Like our faces, which bear the brunt of our lifetimes—scars, lines, weathering and age—so, too, do trees exhibit such patterns on their faces. Faces may also be created due to cutting or other kinds of force–these faces often reflect the tree’s pain and can be used for land healing work.

 

Looking up in a grove of hemlocks

Looking up in a grove of hemlocks

Once, when I was visiting a six-acre old growth hemlock grove in South Western PA, in the Laurel Ridge State Park, I was shown the face of a tree. The old hemlock, over 5 feet across, bid me to come closer. He had a burl, and it had grown to have a lot of loose and dead bark on it and it was ready to fall off. He asked me to pull away a small part of the bark that was hanging and ready to fall—I did with very little effort, and when I stepped back, there was his face, clear as day in his wizened old trunk. There was the face of a wizard tree, an old man, looking back at me.  I’ve since returned to visit this tree several times–the last time I was to visit, the tree gave me instructions which lead to me finding a much-needed gift for a friend.  In this case, revealing the face of the tree lead me to a deeper relationship with the tree.

 

In a second story, I met an ancient maple while living in Michigan.  The ancient maple, bearing the scars of time, had many faces upon her weathered bark. I found that in meditating upon those faces, stories of the tree would flow into me.  Different faces had different stories to tell.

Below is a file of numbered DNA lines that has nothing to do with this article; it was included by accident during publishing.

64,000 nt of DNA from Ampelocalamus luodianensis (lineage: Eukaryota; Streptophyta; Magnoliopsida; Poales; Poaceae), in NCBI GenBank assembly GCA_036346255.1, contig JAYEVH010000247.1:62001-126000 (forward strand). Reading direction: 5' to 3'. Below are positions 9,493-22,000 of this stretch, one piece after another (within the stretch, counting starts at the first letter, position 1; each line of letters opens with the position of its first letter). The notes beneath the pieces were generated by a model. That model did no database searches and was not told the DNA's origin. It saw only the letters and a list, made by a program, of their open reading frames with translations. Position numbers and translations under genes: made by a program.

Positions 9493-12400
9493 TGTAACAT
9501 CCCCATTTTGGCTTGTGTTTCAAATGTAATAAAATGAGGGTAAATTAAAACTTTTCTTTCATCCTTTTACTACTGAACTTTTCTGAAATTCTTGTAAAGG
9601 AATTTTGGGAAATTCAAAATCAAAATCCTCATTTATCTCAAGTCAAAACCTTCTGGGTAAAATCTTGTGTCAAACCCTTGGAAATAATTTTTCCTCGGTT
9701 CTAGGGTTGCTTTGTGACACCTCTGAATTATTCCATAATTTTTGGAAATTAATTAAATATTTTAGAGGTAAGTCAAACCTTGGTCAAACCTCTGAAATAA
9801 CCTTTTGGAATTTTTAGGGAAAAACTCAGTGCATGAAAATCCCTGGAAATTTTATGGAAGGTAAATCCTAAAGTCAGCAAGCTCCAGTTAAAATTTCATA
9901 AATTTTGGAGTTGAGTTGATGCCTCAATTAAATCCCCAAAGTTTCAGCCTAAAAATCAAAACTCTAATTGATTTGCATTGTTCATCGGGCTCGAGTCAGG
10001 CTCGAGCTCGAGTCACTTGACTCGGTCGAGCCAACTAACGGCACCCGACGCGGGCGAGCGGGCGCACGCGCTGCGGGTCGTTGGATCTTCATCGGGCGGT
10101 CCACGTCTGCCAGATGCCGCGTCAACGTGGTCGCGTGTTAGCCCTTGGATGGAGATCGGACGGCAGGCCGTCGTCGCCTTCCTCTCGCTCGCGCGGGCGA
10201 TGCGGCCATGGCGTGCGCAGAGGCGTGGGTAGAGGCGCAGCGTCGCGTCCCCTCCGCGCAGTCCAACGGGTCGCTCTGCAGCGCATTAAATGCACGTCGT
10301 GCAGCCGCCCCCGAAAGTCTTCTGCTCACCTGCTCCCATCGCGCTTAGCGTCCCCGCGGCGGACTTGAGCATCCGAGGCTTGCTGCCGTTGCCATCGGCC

I encourage you to use this technique to find the face of a tree, and use the face to help connect to it.  Spending time with trees is good for the soul.

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50 Responses to “Druid Tree Workings: Finding the Face of the Tree”

  1. laurabruno Says:

    Reblogged this on Laura Bruno's Blog and commented:
    More tree love and some excellent tips for connecting with trees!

  2. Ryan Says:

    I’m curious. What do you mean when you say that a tree told you things or gave you instructions? A voice, a feeling, an intuition?

    I have never had such an experience, and I’m not trying to be snarky, just genuinely want to know how you receive these messages and distnguish them from imagination/internal monologue.

    • Willowcrow Says:

      I think its a bit of all of these things. Many who work within a druidic tradition (or other kinds of nature-based spirituality) engage in practices that can help you be open to the messages of the world–and they come in many forms. Regular meditation, over a period of time, can allow you to clear your mind in such a way that external messages can come forth. Most of us don’t spend enough time managing our thoughts or directing them for this to happen. But daily meditation, especially in an outdoor setting, over time can allow us to be in a receptive state. With regards to imagination and internal monologue, again, its a matter of training and understanding.

      But at the same time, we should always question what we are getting in any form. My mentors have taught this to me as an “outer plane check”; that is, an external confirmation of something sensed or interpreted internally. Here’s what I mean. The face of the tree technique is something that I’ve been thinking about for a long time. After a series of meditations and observations, the concept continued to solidify in my mind. But was it just in my mind? A few months ago, while walking with two good friends in the forest, we came across a tree with an unmistakable face–a very human-looking face–and my friends both pointed it out –I didn’t have my camera with me that day, or I would have photographed it for this post! And we all commented on it and spent some time with the tree. I told my friends afterwards about the face of the tree theory and they were in complete agreement. So this experience served as one kind of “outer plane check” to my inner understanding.